Bernie has turned his Achilles’ heel — marginalization — into his biggest strength. Progressives have been treated like shit by the Democratic Party establishment at least since the 1990s, that era of Dick Morris, triangulation and the Democratic Leadership Council’s “third way” strategy of militant moderation/centrism and focus on “micro-issues” at the expense of big liberal programs.
Really, this goes back to Jimmy Carter, who people forget was the first conservative Democrat of the modern era — a reaction to the landslide defeat of McGovern in 1972, Carter never proposed a major liberal program (a big change from LBJ!), imposed draft registration and withdrew the U.S. from the 1980 Olympics in Moscow over the Soviet invasion of Afghanistan, where he authorized the Pentagon to arm the mujahideen.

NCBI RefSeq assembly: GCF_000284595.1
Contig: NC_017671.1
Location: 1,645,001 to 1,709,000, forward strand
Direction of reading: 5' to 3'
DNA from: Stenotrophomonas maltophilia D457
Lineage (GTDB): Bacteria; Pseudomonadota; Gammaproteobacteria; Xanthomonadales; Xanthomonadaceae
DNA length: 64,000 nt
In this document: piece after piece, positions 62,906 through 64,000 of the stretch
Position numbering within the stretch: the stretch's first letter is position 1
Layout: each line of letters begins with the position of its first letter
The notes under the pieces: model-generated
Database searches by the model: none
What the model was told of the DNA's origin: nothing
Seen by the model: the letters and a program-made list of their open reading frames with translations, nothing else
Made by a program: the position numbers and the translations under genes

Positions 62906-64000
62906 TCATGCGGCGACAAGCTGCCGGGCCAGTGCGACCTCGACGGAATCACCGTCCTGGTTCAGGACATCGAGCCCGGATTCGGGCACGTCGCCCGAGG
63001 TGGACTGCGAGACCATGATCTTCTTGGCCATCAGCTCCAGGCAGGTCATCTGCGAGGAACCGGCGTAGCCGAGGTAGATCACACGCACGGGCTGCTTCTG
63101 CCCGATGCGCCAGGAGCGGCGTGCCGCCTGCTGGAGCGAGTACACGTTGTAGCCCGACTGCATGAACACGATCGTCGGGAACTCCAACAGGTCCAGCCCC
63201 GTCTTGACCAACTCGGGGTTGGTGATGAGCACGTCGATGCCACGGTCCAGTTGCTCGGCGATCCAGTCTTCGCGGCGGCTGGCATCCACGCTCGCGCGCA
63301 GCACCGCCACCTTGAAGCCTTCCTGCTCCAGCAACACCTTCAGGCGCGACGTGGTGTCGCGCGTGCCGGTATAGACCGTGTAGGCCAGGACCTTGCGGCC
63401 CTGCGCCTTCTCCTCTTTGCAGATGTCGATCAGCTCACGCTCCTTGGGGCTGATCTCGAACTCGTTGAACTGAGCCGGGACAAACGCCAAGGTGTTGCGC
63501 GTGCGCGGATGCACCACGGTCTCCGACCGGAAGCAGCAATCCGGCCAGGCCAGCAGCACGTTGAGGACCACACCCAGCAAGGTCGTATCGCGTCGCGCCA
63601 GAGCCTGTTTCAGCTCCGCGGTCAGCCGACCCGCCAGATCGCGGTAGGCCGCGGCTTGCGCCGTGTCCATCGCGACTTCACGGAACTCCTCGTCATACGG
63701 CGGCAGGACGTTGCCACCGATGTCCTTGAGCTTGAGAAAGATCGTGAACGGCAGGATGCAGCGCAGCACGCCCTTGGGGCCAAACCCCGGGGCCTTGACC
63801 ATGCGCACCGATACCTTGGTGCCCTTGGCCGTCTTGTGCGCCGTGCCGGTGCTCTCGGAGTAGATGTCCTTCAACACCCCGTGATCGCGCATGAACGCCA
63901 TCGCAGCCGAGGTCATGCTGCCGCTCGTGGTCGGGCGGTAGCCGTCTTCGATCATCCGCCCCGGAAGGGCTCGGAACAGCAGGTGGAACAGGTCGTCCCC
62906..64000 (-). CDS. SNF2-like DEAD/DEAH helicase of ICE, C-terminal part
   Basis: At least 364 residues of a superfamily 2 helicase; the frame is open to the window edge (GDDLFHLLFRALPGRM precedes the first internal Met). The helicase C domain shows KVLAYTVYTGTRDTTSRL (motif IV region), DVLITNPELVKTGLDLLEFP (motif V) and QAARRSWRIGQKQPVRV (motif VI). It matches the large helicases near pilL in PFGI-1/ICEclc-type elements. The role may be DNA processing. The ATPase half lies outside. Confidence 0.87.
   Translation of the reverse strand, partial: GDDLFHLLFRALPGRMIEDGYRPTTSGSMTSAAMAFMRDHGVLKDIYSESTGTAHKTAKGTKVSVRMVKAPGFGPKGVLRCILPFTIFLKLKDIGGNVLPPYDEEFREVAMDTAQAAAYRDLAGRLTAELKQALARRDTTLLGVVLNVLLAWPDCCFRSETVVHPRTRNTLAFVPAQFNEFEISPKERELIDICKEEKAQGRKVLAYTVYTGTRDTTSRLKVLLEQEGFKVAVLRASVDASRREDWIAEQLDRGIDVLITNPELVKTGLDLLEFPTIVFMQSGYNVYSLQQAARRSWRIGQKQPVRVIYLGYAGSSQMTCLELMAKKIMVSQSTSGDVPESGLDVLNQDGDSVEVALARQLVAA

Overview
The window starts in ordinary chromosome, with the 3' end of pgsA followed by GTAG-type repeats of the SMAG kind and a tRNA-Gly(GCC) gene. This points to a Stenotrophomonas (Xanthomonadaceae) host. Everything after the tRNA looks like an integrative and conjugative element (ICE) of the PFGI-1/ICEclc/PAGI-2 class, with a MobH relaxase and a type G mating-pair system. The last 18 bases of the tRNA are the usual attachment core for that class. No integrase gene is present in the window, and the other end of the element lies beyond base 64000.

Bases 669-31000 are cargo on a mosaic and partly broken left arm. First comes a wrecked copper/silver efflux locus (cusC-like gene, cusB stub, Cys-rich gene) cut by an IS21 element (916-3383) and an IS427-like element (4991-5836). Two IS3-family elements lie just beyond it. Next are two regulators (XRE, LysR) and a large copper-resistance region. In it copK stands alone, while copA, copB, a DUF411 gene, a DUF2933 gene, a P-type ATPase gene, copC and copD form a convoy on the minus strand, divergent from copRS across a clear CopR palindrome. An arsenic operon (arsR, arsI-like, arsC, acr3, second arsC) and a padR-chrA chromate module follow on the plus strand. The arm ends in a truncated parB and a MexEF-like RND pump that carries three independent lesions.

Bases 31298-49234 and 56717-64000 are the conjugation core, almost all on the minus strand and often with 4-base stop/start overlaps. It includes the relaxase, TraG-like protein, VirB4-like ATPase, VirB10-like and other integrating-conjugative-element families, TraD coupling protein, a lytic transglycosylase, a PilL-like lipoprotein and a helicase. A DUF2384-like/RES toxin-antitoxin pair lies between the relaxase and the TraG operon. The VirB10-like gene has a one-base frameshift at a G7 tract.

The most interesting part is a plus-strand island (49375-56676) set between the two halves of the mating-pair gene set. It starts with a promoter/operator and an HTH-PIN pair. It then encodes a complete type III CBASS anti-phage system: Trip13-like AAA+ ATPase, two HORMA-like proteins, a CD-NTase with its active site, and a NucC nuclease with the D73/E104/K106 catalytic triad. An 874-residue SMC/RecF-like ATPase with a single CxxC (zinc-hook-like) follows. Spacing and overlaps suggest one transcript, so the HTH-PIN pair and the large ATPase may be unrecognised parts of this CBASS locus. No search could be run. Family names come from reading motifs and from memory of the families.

Lefties have been out in the cold for a long time, and the alleged “inevitability” of Hillary Clinton, who is to the right of Carter and perhaps her husband too, arrived like a stinky poo cherry after decades of insults and feeling taken for granted. In this environment, after seven years of Obama’s center-right policies, with progressives hungrier than ever for a real leftie candidate,
Bernie is perfectly positioned to give the people what they want. Not only is the “socialist” thing not a problem — air quotes because, really, he’s not — it’s a plus.
Bernie derives his credibility precisely because, not despite, his years of marginalization. Who are you going to turn to when you need a standard-bearer? The guy who’s been fighting the good fight for years, and taking abuse from the people you hate. That’s Bernie.
Is America ready for a sort of socialist Democratic nominee, much less president?
Maybe not, but maybe so; polls consistently show that Americans are far more sympathetic to socialism and communism than one would expect. The trick for Sanders would be to get those people, many of whom don’t currently vote and may not even be registered — to make the effort for him.
Image one of Bernie Sanders: Digital.VPR.net, All Rights Reserved; image two: Politico.com, All Rights Reserved; image three: MotherJones.com, All Rights Reserved; cover image of Bernie Sanders: mrctv.org, All Rights Reserved.